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Czechs drink and drive less than European average

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The share of Czech drivers who drink and drive is almost two-thirds lower than the average in other European countries, according to a poll conducted in 20 countries as part of the international ESRA project, the Transport Research Centre’s Pavlina Skladana has told CTK.

Skladana said she thinks the behaviour of Czech drivers is guided by more frequent police checks for alcohol than in other countries. The poll shows that compared to other European countries on average, the number of police checks for alcohol was double in the Czech Republic in 2018.

The poll results are to form the basis for policy decision-making that will shape the traffic safety strategy at a national as well as an international level.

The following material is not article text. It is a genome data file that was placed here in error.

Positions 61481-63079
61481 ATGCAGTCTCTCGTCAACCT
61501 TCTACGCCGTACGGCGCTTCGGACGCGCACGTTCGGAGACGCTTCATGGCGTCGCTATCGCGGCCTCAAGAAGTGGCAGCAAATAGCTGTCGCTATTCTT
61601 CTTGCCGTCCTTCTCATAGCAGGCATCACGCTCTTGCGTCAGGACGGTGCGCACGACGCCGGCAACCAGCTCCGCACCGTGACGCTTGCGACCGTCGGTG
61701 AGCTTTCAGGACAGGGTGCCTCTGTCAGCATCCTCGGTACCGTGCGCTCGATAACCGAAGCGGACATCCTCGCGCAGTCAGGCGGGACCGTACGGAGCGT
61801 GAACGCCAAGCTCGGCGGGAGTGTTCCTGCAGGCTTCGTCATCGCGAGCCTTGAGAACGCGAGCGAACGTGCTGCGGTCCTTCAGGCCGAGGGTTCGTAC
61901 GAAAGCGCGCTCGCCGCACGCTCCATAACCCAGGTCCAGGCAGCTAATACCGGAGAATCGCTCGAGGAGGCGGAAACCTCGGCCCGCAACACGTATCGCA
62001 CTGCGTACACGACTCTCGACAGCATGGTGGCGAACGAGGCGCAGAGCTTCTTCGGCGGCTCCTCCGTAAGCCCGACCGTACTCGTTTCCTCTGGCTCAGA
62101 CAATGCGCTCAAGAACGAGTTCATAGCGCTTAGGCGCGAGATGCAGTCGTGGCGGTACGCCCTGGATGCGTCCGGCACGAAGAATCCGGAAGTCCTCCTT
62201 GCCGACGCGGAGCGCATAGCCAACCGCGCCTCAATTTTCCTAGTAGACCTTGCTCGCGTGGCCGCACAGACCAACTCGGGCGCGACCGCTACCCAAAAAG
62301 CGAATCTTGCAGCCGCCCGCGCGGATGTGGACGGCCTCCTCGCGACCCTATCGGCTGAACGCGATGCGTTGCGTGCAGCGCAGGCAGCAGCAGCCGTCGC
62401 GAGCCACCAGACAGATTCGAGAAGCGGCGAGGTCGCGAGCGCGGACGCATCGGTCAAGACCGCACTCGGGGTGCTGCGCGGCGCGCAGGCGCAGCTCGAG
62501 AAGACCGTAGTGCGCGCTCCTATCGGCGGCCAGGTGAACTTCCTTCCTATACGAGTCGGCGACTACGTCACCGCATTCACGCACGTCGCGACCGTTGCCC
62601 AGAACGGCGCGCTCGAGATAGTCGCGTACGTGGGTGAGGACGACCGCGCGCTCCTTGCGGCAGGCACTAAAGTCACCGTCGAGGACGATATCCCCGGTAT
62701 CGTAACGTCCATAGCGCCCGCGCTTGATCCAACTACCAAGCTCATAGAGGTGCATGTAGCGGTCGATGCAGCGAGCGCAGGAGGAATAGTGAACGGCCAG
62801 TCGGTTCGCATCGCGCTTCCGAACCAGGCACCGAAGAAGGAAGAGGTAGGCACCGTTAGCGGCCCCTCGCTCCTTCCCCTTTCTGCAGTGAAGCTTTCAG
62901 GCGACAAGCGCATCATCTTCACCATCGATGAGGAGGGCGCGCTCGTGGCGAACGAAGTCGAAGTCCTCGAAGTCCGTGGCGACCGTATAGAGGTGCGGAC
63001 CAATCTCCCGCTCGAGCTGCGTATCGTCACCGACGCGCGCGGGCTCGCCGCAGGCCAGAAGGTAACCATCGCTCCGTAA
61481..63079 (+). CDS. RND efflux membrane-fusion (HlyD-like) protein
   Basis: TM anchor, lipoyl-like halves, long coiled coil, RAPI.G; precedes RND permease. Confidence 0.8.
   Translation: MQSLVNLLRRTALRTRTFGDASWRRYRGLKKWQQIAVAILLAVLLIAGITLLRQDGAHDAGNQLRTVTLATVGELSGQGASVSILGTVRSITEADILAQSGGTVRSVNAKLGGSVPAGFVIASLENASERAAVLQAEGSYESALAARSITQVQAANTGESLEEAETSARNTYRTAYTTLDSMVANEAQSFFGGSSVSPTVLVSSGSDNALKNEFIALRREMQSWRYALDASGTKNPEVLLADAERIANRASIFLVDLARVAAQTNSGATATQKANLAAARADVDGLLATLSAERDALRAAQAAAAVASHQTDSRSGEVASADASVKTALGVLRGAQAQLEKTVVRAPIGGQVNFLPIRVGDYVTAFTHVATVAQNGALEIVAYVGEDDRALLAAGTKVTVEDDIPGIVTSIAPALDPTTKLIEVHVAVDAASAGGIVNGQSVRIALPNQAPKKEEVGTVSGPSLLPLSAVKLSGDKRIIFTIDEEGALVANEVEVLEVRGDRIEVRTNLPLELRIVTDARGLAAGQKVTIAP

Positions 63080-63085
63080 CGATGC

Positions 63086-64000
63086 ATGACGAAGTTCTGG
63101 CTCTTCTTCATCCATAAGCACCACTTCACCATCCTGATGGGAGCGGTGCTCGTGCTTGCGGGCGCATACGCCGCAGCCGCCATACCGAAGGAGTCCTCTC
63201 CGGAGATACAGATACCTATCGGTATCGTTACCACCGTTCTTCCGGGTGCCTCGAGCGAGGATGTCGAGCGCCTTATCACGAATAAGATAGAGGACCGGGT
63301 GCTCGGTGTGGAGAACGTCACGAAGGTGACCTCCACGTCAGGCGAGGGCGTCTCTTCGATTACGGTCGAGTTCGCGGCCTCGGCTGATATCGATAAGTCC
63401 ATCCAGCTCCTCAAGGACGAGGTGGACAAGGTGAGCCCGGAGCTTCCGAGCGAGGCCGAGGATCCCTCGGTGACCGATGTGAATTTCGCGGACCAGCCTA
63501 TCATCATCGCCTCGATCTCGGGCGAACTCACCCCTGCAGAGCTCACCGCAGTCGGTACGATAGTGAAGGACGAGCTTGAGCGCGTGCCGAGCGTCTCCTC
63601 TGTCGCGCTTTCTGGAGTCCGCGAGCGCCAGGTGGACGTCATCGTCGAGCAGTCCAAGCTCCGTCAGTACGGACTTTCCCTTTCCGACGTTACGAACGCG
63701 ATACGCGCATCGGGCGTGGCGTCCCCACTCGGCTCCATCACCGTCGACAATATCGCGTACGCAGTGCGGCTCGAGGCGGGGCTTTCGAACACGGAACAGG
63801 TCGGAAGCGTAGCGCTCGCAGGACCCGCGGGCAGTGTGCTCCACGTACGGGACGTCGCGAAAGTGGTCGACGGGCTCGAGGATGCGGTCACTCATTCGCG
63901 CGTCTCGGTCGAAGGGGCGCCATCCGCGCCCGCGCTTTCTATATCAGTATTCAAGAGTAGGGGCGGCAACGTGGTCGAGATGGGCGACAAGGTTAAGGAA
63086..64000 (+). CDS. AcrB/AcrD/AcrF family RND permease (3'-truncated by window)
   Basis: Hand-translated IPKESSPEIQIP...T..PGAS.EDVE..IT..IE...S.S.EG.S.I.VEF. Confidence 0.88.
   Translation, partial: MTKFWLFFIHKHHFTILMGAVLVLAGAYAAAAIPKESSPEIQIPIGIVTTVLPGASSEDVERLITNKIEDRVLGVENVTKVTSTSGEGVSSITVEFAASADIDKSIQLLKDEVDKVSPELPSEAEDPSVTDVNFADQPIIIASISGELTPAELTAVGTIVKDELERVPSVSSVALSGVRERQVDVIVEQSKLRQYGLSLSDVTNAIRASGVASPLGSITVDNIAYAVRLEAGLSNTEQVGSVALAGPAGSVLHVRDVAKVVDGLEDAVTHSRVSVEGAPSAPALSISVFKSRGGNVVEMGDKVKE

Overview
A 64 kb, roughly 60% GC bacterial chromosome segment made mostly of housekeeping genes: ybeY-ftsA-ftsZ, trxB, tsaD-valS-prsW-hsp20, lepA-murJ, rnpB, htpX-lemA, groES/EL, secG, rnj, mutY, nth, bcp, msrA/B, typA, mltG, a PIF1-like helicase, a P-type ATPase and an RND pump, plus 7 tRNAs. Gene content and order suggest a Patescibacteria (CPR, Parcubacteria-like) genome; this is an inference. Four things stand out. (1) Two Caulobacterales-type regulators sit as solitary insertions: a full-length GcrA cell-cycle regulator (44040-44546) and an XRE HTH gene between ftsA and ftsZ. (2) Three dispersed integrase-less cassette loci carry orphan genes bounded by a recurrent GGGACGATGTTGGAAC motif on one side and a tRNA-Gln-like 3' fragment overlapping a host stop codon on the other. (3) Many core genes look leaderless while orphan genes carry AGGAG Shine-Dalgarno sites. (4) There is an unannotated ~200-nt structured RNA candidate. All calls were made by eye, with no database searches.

The poll was conducted on drivers in Austria, Belgium, Denmark, Finland, France, Germany, Greece, Hungary, Italy, the Netherlands, Poland, Portugal, Serbia, Slovenia, Spain, Sweden, Switzerland and the United Kingdom.

In the Czech Republic, roughly 7 percent of drivers admitted drinking and then driving in 2018, while the average in other European countries was almost 21 percent.

Among Czech bike owners, 10 percent admitted to drinking and driving in 2018, while the European average is 20 percent.

On the other hand, more than 25 percent of Czech drivers said they drove without fastening seat belts on while the European average is 17 percent. On the back seat, 49 percent of Czechs admitted to not using a seat belt, with the European average being 37 percent.

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